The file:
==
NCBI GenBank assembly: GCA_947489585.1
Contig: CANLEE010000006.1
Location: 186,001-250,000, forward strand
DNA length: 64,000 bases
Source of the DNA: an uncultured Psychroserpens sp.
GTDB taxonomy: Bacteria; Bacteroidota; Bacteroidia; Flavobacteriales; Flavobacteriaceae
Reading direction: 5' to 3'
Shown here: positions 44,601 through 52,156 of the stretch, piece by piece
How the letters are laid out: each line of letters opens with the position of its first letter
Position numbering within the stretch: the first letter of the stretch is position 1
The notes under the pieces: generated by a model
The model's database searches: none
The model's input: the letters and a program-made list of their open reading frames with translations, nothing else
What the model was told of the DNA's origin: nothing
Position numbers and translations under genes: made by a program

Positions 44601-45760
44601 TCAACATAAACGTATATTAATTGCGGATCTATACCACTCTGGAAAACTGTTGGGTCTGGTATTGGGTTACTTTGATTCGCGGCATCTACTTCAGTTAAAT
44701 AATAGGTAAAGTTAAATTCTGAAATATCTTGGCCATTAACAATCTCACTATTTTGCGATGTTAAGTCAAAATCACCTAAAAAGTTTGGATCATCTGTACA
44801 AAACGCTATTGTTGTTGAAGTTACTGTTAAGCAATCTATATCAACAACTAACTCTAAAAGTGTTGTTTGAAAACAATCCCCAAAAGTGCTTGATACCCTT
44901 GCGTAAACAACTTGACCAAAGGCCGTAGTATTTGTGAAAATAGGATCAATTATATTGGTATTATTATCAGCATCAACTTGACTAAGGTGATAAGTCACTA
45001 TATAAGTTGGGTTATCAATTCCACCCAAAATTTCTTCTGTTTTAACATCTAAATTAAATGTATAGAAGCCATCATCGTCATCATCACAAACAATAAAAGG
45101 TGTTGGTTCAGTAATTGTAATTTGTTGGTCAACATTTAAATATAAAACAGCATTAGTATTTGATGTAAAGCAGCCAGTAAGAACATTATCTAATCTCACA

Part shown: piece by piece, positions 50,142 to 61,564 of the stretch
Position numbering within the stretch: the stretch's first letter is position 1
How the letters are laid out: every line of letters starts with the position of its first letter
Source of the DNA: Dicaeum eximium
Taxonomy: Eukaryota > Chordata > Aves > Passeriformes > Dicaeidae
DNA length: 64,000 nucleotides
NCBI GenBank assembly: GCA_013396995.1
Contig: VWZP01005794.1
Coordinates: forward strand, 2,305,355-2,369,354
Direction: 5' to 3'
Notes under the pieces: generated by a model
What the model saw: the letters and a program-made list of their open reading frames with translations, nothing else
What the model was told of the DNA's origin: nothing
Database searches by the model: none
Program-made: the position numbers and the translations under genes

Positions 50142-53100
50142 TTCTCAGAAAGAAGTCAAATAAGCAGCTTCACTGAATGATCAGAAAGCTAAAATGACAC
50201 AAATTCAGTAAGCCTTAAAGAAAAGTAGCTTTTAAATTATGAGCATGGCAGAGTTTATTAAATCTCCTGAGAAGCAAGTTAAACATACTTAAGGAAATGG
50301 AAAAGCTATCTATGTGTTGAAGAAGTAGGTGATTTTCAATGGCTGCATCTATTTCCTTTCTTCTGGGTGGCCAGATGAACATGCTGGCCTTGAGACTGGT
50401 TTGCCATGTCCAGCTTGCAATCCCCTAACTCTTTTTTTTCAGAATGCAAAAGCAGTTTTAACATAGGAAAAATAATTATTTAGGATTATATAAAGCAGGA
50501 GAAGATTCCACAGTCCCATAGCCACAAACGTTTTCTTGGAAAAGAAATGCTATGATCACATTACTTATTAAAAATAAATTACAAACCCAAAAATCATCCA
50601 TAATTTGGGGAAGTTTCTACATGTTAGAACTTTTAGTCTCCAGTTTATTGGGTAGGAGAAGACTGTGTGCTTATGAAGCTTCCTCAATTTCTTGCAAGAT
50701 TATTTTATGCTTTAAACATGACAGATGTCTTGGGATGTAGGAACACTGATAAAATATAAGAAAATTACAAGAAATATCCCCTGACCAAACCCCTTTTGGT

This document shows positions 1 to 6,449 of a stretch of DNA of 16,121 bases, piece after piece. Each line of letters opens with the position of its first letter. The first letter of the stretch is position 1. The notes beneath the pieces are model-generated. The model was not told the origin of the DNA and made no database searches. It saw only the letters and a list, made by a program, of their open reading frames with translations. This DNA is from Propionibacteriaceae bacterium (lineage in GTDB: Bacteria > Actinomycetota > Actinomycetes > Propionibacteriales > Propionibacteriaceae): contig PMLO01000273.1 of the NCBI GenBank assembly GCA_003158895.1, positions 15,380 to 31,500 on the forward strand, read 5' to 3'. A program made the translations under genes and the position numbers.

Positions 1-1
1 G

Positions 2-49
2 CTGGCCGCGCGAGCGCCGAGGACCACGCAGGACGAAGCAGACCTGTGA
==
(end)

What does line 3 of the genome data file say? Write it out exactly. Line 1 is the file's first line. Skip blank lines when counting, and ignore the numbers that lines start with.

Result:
Location: 186,001-250,000, forward strand